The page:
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Common Automotive Injuries Reponses

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  • Common Automotive Injuries Reponses

    I would like to thank all those who responded to my request of common
    automotive injuries. Here is a overview of the responses I received (my
    original posting is at the end):

    A fairly good general primer is Nahum and Melvin (1993) "Accidental Injury:
    Biomechanics and Prevention".

    Although it's a bit old, McElhaney, Roberts and Hilyard (1976) "Handbook of
    Human Tolerance" (Japan Automobile Research Institute), is excellent if you
    can find a copy.

    The SAE have series of compendiums covering injury to various body regions.

    On the head and neck, Yoganandan's recent book "Frontiers in Head and Neck
    Trauma" is a very comprehensive overview.

    Stapp and IRCOBI conference proceedings are a valuable resource of material.


    You may want to look up references by Dr. Albert King. He has been doing
    automotive research for a number of years. His lab is located at Wayne
    State University in Detroit, Michigan, and works on collaborative research
    with the automotive industry.

    I am sure that you will receive a lot of good information from others. I
    would like to address one point that we don't know - muscle spams from
    whiplash injuries. Although the biomechanics of these movements have been
    worked out, the pathogenesis of the response is unkown. For example, it is
    common experience in physical therapy practice to see muscle spasms develop
    in the neck muscles a few days after the injury. The injured tissue that
    produces the reflex mediated spasm is unknown. These spasms create more
    pain and contribute to the problem and may even direct treatment away from
    the injured tissues. I think some deep tissue (spinal cord, facet joints,
    ligaments????) is injured and major muscle spasm results. This is based on
    the following logic and clinical observations. If you injure your knee, you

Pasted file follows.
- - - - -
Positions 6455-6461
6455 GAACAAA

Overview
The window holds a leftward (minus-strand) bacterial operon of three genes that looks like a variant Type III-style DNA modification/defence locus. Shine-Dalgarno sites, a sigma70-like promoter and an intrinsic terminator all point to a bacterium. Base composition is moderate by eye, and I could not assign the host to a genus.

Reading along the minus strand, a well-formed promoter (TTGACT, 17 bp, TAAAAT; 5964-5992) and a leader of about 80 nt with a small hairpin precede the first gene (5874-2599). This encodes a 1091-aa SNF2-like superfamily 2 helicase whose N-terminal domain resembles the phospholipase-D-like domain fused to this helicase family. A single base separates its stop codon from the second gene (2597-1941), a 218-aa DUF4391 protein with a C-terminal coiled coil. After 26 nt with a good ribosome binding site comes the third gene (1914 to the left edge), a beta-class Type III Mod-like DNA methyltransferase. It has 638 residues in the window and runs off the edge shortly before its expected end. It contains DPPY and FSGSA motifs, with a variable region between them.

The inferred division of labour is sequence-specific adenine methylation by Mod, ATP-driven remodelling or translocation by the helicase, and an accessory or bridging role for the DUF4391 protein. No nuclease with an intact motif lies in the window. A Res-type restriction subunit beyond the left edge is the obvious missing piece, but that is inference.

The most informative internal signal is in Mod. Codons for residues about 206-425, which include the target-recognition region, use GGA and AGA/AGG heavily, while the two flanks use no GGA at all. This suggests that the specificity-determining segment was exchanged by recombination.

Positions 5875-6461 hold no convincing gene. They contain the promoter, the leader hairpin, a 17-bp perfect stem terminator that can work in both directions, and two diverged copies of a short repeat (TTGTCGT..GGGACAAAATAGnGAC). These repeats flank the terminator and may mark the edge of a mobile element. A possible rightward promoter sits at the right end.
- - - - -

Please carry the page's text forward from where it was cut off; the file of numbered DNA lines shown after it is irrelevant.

get reflex shutdown of the knee muscles producing weakness that can be
    overcome with epidural anesthesia (block the sensory input). In contrast,
    if you break your femur, you get muscle spasms in the same muscles in the
    leg. What is the injured tissue in the neck that produces marked muscle
    spasm remains an interesting but unanswered question. So biomechanics alone
    may not answer all the questions you are asked.

    4)Look at NHTSA's web site and SAE's web site,
    also look at the NASS data base.

    The NASS data has specific injuries and contact points when the
    investigator can figure them out. It sounds like it is exactly
    what you want. Difficulties arise in terms of numbers of cases
    when you filter down to (for example) belted, airbag, front seat,
    abdominal injuries in frontal crashes. We can add years of the
    data together (started in 1979) but older model year vehicles
    may not represent today's environment for the occupants.

    NHTSA's web site can give you some background (and the data if
    you want to download it):
    You might try Stapp conference proceedings. This is a major automotive
    hanics conference held every year. I believe you can search papers, topics,
    tc. online or a CD is available as well. Go to .

    The IRCOBI conference (International Research Counsel on the Biomechanics of
    mpact) is similar to the Stapp conference, but is held internationally,
    than in the US. I'm not sure of the web address.

    You might contact the Insurance Institute of Highway Safety (IIHS) located
    Virginia. They do numerous studies on safety trends and put out lots of
    stics and reports which would be useful to you.

    You may find some resources by links with the National Highway Traffic
    Administration (NHTSA). Web address is . They also
    a conference called Enhanced Safety of Vehicles (ESV) which will be held
    year in Amsterdam. Past ESV pubs may be useful.

    Finally, you might try UMTRI, the University of Michigan Transportation
    ch Institute. They have a library filled with reference materials and can
    searches over the phone and send you papers, or you may be able to do an
    e search.

    One area that has taken the spotlight over the past few years (as opposed to
    0 or 20 years ago) are leg injuries. We are seeing debilitating leg
    that were not recognized years back. This is due to the fact that people
    now surviving crashes because of new safety features such as consistent use
    seat belts and air bags. The leg injuries were always there, even in the
    t, but people were not surviving crashes, so these injuries were essentially
    ndetected. You may want to do a search on leg/lower extremity injuries.

    > Dear Listserv,
    > I am a recent U.S. graduate now participting in an overseas program in
    > Germany. I am working on a project with my current employer Volkswagen AG
    > about crash injury mechanisms and I am compiling a report of current
    > crash injuries and their mechanisms.
    > I am searching for a primer of some sort, that gives an overview, and not
    > specific as several papers that are available. I have found a few
    > printed in the late 80s early 90s, but nothing thereafter. Does anyone
    > of a possible book, internet sites, papers, etc. that may help me in my
    > research. Thank you in advance for responses.

    Kelli Esselman
    Praktikantin Unfallforschung
    Volkswagen AG
    Postfach 1777

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